science

posted by .

A car traveling about 50km/h collides head-on with something solid. The car crumples, slows down and stops. Use the law of inertia to explain why a crash dummy not restrained by a seat belt in the car slams into the steering wheel.

  • science -

    What's the Law of Inertia say? That an object in motion tends to stay in motion until acted upon by an outside forcew.
    The car is traveling at 50 km/hr so the dummy, the car seats, the belts, the steering wheel and everything in the car is also traveling at 50 km/hr. When the car crashes into an at rest object it stops but the dummy is still moving. It moves into the steering wheel. Any passenger in the other seat slams into the dashboard or is sent head first through the windshield.

Respond to this Question

First Name
School Subject
Your Answer

Similar Questions

  1. Physics

    there's three parts, i keep getting these wrong please help. A set of crash tests consists of running a test car moving at a speed of 11.8 m/s (26.4 mi/hr) into a solid wall. Strapped securely in an advanced seat belt system, a 59.0 …
  2. physics

    Seat belts and air bags save lives by reducing the forces exerted on the driver and passengers in an automobile collision. Cars are designed with a "crumple zone" in the front of the car. In the event of an impact, the passenger compartment …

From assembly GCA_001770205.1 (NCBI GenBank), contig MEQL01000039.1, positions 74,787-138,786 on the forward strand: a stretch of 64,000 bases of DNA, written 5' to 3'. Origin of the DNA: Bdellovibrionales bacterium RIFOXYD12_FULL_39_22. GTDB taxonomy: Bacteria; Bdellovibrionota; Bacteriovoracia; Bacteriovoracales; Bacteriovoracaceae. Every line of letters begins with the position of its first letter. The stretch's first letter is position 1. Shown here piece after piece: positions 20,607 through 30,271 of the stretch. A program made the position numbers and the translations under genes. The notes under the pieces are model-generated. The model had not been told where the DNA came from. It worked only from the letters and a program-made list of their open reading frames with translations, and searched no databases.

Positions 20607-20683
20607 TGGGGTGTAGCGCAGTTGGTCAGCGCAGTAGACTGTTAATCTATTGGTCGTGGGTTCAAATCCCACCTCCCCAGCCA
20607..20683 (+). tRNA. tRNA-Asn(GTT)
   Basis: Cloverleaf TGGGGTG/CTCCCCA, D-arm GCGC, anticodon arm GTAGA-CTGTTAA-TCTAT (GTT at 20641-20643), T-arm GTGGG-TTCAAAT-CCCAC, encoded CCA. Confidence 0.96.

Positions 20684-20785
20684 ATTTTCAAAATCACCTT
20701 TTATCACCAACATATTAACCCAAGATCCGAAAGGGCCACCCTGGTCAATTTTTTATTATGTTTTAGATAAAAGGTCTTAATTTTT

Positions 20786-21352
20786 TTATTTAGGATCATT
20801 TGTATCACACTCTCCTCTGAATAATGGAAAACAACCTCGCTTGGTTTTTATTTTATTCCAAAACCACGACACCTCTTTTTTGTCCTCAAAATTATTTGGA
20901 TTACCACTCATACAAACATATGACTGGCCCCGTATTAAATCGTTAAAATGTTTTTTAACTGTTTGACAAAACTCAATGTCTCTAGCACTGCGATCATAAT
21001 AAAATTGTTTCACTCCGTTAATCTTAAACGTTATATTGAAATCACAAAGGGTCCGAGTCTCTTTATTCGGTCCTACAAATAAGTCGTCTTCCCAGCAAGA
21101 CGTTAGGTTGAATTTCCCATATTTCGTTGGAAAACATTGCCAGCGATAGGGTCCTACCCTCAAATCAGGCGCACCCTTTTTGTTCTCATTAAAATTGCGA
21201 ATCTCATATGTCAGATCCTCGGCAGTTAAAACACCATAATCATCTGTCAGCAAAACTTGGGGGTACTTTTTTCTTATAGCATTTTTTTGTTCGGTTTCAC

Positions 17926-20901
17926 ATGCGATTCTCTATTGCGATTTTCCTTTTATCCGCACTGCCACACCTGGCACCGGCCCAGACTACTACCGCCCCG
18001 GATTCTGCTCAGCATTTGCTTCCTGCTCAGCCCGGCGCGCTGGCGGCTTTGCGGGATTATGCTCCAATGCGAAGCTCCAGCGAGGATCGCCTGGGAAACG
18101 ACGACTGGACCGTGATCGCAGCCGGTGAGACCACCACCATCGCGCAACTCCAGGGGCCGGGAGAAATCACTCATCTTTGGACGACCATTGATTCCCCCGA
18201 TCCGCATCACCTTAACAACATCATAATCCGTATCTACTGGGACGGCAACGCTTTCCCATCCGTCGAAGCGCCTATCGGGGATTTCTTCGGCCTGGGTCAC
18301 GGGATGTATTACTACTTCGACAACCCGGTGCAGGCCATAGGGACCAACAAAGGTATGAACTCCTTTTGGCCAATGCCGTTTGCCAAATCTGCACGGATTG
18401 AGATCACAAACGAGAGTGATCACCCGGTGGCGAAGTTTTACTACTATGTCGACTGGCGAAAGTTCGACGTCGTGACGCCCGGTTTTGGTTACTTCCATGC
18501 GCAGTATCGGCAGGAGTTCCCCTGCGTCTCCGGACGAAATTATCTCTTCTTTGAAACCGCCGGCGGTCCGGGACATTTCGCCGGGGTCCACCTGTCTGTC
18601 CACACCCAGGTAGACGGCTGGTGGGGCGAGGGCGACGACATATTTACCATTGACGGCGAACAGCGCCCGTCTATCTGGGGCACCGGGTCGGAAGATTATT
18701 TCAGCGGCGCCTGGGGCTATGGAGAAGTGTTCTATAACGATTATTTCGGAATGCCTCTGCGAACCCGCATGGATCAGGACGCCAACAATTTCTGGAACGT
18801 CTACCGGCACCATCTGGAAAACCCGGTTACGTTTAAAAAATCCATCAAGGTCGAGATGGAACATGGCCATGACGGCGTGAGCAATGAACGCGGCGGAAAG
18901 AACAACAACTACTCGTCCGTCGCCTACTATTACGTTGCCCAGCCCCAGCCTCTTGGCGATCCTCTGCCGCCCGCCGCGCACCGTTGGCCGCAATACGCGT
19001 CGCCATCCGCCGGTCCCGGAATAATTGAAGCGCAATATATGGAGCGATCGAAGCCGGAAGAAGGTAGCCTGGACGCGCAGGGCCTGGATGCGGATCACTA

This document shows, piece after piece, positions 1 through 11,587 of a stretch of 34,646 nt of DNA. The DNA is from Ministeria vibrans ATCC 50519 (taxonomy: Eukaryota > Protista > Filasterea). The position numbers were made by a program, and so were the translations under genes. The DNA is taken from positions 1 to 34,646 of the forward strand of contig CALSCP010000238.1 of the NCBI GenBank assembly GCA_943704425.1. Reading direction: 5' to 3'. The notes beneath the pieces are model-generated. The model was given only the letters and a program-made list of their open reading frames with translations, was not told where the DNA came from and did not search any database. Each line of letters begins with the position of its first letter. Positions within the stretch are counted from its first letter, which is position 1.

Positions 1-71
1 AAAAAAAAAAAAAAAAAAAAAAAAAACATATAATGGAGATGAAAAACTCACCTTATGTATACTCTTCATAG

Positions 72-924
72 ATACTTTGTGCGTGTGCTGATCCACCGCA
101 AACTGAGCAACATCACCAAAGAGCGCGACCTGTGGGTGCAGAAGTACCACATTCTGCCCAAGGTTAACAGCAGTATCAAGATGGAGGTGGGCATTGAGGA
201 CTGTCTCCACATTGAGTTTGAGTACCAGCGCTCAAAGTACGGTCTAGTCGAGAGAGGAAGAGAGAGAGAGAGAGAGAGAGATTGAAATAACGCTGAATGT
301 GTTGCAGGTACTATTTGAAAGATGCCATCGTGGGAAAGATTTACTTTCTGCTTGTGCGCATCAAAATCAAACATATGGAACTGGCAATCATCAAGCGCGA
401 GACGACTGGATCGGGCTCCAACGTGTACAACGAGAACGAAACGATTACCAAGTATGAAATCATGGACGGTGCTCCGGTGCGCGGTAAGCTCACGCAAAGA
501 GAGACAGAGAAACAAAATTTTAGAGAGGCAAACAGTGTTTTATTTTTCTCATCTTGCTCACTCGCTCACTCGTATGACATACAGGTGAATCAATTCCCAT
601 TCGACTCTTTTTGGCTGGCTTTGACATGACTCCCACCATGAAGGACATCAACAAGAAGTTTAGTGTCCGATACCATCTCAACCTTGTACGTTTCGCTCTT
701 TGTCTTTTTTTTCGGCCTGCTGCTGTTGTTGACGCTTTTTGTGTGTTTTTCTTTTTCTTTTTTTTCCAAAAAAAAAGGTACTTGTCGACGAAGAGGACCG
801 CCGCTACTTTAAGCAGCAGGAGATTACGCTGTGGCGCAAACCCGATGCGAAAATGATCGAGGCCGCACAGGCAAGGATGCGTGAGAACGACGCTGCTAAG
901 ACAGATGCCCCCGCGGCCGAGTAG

3. physics

    A set of crash tests consists of running a test car moving at a speed of 11.6 m/s (25.5 m/h) into a solid wall. Strapped securely in an advanced seat belt system, a 61.0 kg (134.2 lbs) dummy is found to move a distance of 0.750 m from …
  4. physics

    A set of crash tests consists of running a test car, moving at a speed of 12.80 m/s into a solid wall. Strapped securely in an advanced seat belt system, a 63.00 kg dummy is found to move a distance of 0.690 m from the moment the car …
  5. physics

    a) A set of crash tests consists of running a test car moving at a speed of 12.6 m/s (27.7 m/h) into a solid wall. Strapped securely in an advanced seat belt system, a 69.0 kg (151.8 lbs) dummy is found to move a distance of 0.600 …
  6. Physics

    A set of crash tests consists of running a test car moving at a speed of 12.2 m/s (27.3 mi/hr) into a solid wall. Strapped securely in an advanced seat belt system, a 75.0 kg (165 lbs) dummy is found to move a distance of 0.630 m from …
  7. Physics

    During a head on car crash, the car is designed to slow down as its front end crumples. If a person can survive an acceleration of -33 m/s how far must the front end crumple if the car was initially traveling at 28 m/s?
  8. Physics

    Can anyone help with which formula I should use to solve this: During a head on car crash, the car is designed to slow down as its front end crumples. If a person can survive an acceleration of -33 m/s how far must the front end crumple …
  9. physics

    A set of crash tests consists of running a test car moving at a speed of 11.6 m/s (25.52 m/h) into a solid wall. Strapped securely in an advanced seat belt system, a 61 kg (134.2 lbs) dummy is found to move a distance of 0.69 m from …
  10. physics

    a 60kg woman is a passenger in a car that is involved in a crash. she is wearing a seat belt that stops her in 0.1s. if the car gad been travelling at 12m/s before the crash calculate the deceleration and the force on her breastbone …

More Similar Questions